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Everyone Brave is Forgiven Paperback – March 7, 2017
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An Amazon Best Book of May 2016: We’ve been wondering lately: What is the secret sauce that makes novels like Anthony Doerr’s All the Light We Cannot See and Kristin Hannah’s The Nightingale so popular, stories set against the backdrop of WWII? Whatever it is, it made me approach Chris Cleave’s Everyone Brave is Forgiven with a particularly wary eye. Sure, it’s got all of the ingredients—heroes and heroines who are flawed yet admirable. Check! A love story that manages to be poignant without being precious. Check! It even has cover art that is, as an astute colleague put it, a little cartoonish but appealingly “Disney-London.” If you’re a terrible cook like me, however, you know that you can have all of the right ingredients and still concoct something utterly inedible. But this couldn’t be farther from the case with ‘Brave,’ which was inspired by love letters that Cleave unearthed from his grandparents. The non-love story aspects of this novel are just as compelling, and add a layer of gravitas to a story that could easily slip into “sudsy” territory. These parts provide a chilling reminder that it wasn’t just the Jews who were marginalized and punished during WWII, but black children, poor children, and the otherwise “different” or disenfranchised. Moreover, through the character of Mary North, ‘Brave’ emphasizes the importance of challenging injustices. This timeless message is another key ingredient in what is sure to be another beloved (WWII) novel. --Erin Kodicek --This text refers to an out of print or unavailable edition of this title.
Praise for" Little Bee"
"A raw look at vulnerability, accountability and survival." "--Chatelaine"
"An immensely readable and moving second novel. . . . Cleave uses his emotionally charged narrative to challenge his readers' conceptions of civility, of ethical choice . . . The character and voice of Little Bee reveal Cleave at his finest. . . . An affecting story of human triumph." "--The New York Times Book Review"
"Cleave has a Zola-esque ability to write big and deeply. . . . [He] makes the reader think about political issues and care about his characters." "--Calgary Herald"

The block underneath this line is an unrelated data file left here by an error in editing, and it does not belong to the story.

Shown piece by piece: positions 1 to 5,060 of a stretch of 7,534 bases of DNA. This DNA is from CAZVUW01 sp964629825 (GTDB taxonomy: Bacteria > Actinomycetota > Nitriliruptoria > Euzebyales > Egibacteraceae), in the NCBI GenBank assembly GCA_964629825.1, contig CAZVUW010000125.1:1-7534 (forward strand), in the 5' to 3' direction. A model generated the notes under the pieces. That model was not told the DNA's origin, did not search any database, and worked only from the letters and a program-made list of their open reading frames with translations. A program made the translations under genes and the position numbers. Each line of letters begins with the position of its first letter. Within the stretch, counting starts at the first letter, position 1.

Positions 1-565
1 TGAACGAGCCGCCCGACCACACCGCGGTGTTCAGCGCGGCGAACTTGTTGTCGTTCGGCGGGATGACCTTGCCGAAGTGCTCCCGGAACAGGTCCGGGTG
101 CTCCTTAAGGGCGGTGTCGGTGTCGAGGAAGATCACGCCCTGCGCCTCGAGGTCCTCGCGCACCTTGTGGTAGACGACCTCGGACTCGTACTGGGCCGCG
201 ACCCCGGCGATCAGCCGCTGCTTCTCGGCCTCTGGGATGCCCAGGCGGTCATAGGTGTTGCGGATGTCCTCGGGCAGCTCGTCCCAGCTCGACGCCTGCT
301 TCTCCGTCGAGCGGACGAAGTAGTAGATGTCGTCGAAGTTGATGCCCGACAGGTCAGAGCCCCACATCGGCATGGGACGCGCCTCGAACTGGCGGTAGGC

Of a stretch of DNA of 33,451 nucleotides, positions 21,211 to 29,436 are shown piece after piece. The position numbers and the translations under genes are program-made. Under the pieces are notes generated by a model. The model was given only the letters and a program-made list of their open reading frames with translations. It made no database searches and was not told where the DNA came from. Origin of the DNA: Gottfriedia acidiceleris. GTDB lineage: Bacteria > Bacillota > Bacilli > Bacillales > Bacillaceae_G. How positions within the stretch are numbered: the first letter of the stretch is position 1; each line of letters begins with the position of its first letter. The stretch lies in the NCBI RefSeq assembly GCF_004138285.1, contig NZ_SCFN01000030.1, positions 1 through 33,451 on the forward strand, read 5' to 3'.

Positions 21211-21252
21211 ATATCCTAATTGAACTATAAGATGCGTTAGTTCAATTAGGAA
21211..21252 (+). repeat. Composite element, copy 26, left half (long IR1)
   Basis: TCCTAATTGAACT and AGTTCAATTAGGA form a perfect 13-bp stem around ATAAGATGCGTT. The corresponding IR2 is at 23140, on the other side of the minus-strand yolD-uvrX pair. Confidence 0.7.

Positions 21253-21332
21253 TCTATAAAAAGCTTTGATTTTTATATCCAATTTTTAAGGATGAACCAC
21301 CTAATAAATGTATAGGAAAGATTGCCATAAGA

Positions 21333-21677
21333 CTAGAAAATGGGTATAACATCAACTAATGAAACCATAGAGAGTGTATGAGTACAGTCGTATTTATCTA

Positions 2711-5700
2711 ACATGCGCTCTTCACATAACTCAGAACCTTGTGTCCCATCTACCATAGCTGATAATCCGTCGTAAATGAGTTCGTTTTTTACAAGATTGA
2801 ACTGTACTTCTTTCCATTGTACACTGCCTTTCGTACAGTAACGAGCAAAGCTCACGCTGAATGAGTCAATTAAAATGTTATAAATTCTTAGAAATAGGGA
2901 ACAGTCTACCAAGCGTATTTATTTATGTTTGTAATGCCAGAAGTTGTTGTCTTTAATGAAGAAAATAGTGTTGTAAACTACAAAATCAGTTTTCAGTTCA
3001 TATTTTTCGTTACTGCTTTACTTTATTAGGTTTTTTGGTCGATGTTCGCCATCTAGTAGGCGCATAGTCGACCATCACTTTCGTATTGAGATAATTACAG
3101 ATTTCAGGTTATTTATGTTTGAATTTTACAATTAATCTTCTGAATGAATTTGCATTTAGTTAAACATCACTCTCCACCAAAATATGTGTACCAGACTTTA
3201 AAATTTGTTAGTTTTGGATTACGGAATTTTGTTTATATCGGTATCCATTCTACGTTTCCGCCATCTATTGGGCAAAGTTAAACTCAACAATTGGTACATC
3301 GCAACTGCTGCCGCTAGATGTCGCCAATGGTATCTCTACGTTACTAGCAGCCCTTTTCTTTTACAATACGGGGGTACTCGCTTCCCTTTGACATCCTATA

"Enthralling." "--The Globe and Mail""
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Top customer reviews
And life toddles along nicely for her at first. She gets a job and likes the job. She even gets a man and likes the man. But things start going badly soon after. To put it succinctly, Everyone Brave Is Forgiven, at its core, is a love story, but oh dear Lord, there will be a lot of suffering for that happy ending. Prepare yourself.
Ironically, while I ended up enjoying this book, it took me a long 50 pages to really get into it. Initially, I found myself putting the book down about every four pages because it irritated me so very much. Mary's exhausting (borderline unrealistic) optimism coupled with author Cleave's "Look what I can do!" verbosity was just too much. There's a fine line between being descriptive and being a wordsmith show-off. Cleave can paint a pretty word picture, but sometimes it distracts from the real story. There were moments when I really wanted Cleave to descend from his Word Throne and just talk to me like a commoner already. Ugh.
But after that 50-page mark, something changed for me. It might have been that I grew accustomed to Cleave's writing style, or maybe it was that Mary and Alistair finally meet and experience the CONNECTION they aren't supposed to, but, suddenly things start getting good. The story picks up and digs in. The characters come to life. They're funny! And the back-and-forth between them is witty and truly entertaining. I found myself relating to these people finally, empathizing with and understanding them. I genuinely started to care. And the rest of the book is so darn good.
The beginning of the story may have been a chore to get through, but, wow, I ended up LOVING this story. The complexity, the depth, the sadness, and--dare I say?--even the writing, all combined to create a beautiful novel. I'm so glad I pushed past those first few pages, because Everyone Brave Is Forgiven is an absolute gem.
The bulk of the book delves into the darkness of enduring air raids, fighting in the war, dealing with grief and guilt, as well as issues of race and class. How does one stay true to who they are and their ideals during such trying times? Characters cling to what they can to get them through, survive, and continue living, no matter how heavy the burden and despite random death and destruction.
The experience of reading this book reminds of having the stomach bug, and when you come out the other side you realize how beautiful it is to have a sip of water, that the socialized world is a mere illusion, that the simple things in life are more than enough. And so there is light at the conclusion of the book. The characters emerge from their trials scarred, yet finding the strength to carry on and begin again.
While it was enjoyable, the ending seemed a bit anticlimactic and unnecessarily ambiguous. I would have liked to know what happened to the jam, seems to me that this metaphor was just dropped, or perhaps I missed the point.